Chris guided us on a short practice climb on the First Flatiron, and then we hiked over the the Second Flatiron for a classic route called "The Freeway." This 600-foot slab ascent is rated 5.0, and thus was one of my first forays into fifth-class terrain — but it's been a long time since my initial top-rope outings in Little Cottonwood Canyon back in 2002. What's beautiful about this route is that in addition to confidence-inspiring natural features, there are plenty of exits. It's a great route for beginners, which Beat and I undoubtedly are. We're both tentative on exposed terrain and I'm prone to vertigo, but Chris was a helpful and patient guide.

Near the summit, we arrived at a needle that required a four-foot jump onto a forty-five-degree slab. I couldn't bring myself to make the leap, so Beat and Chris offered their shoulders so I could lower myself down. In the process of putting all of my weight on a few curled fingers, my right hand cramped up badly and never recovered. There was one more pitch after the jump that was the steepest pitch of the climb, and I was reeling with muscle cramps in my hand and a beginner's unwillingness to trust friction to hold my feet. Chris offered a lot of support and I'm grateful for his guidance. This was a solid venture out of my comfort zone, and it was very satisfying to reach the top. Scrambling "The Freeway" and riding from home to the Switzerland Trail feel like big victories near the end of a rather disappointing summer.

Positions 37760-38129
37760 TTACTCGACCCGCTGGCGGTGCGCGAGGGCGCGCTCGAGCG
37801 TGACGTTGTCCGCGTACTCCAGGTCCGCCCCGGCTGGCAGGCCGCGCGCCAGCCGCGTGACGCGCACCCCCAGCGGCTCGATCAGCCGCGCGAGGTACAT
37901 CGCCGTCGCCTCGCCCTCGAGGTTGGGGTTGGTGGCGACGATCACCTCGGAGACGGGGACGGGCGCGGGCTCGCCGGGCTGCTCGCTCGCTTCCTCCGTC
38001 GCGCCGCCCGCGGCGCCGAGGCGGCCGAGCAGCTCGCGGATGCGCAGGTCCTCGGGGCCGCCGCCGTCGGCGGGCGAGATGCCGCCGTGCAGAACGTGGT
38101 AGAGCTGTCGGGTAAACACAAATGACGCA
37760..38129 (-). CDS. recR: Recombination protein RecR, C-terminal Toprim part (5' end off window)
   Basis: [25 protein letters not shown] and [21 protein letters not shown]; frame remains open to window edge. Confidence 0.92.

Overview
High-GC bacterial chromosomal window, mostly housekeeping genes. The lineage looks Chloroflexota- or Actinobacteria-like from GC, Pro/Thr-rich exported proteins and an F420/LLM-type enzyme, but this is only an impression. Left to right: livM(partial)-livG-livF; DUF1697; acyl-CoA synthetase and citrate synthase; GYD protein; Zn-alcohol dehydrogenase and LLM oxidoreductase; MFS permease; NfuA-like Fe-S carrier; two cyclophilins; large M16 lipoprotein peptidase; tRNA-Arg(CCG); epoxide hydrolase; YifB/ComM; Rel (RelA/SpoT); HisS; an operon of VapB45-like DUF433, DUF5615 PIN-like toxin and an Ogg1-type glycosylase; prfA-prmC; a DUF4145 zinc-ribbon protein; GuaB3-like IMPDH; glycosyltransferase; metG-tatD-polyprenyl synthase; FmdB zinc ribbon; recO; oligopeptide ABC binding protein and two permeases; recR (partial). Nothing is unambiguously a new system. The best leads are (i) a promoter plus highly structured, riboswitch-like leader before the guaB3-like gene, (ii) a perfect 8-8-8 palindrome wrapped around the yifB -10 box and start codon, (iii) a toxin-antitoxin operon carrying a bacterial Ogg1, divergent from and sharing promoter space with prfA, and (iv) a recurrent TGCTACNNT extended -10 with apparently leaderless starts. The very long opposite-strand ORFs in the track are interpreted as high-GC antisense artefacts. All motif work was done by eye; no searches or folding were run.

Maybe I'll get it back, but even if I don't, life is still awesome.